In the suttas, one finds simple directions such as this:
DN33:2.1.27: A mendicant with defilements ended can’t deliberately take the life of a living creature, take something with the intention to steal, have sex, tell a deliberate lie, or store up goods for their own enjoyment like they did as a lay person.
As you notice, there isn't anything about being a vegetarian or using leather. Those are details. Looking more carefully at the suttas themselves, we see that deliberately taking life is not acceptable. Therefore, if one finds a dead animal in a forest, eats it and makes leather, that is not deliberately taking the life of a living creature.
In modern society, that link between meat and leather is indirect. Others kill so that we may have meat and leather. When we buy meat and leather, we promote such practices, becoming complicit in the killing. Yet now we have oddities such as the Impossible Burger, which does not require the killing of a meat animal.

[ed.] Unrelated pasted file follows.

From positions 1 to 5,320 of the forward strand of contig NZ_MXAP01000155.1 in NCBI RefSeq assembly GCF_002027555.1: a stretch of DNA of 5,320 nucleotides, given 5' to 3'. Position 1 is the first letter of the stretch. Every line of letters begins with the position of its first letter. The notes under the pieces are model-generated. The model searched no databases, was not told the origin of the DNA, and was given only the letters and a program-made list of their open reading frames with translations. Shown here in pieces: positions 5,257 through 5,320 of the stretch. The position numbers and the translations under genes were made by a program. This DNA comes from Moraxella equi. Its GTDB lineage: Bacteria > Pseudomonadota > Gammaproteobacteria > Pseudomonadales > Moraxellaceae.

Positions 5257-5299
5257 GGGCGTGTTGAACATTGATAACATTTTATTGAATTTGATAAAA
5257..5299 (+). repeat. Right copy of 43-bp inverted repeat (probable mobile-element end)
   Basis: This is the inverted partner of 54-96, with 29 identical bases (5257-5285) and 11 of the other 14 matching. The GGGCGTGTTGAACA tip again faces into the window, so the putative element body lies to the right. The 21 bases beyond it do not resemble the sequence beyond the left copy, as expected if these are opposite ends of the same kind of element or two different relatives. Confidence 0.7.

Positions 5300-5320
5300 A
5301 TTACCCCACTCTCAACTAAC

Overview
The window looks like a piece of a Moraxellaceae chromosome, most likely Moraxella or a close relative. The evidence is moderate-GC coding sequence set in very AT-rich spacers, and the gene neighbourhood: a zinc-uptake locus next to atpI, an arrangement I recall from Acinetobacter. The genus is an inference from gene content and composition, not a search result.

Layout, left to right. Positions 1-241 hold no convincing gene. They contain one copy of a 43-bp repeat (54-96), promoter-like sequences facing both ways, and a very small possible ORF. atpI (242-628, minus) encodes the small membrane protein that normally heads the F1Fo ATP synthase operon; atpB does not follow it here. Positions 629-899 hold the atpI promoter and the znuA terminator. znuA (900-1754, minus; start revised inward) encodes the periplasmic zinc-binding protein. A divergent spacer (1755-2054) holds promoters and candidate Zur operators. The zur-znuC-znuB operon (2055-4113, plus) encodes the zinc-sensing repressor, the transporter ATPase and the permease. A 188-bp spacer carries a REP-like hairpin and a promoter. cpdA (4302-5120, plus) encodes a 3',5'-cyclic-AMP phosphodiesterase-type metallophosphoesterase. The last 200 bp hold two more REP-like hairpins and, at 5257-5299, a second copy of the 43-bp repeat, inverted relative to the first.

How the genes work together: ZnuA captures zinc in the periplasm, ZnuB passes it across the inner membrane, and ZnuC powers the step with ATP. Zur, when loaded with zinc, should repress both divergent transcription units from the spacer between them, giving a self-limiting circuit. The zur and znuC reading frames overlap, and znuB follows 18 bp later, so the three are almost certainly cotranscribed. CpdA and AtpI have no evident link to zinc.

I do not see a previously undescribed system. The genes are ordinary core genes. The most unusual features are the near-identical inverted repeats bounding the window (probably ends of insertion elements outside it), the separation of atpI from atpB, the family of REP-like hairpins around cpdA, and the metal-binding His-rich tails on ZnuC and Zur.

Not killing introduces us to love and compassion. Indeed, with limitless love and compassion, we simply cannot deliberately kill.
Practicing love and compassion is a start. For example, at the start of AN8.63, we see:
AN8.63:2.2: ‘I will develop the heart’s release by love. I’ll cultivate it, make it my vehicle and my basis, keep it up, consolidate it, and properly implement it.’ That’s how you should train.
Study the suttas and don't get caught up in rules and observances. We have robots for that--they are programmed to mindlessly follow rules. Instead, open your heart to loving kindness and compassion and more. Study the suttas and decide for yourself each moment what Right Action results from Right View. Use the precepts to guide your awareness of what needs to be done moment by moment. This is why the precepts are non-specific. The precepts encourage us to be mindful.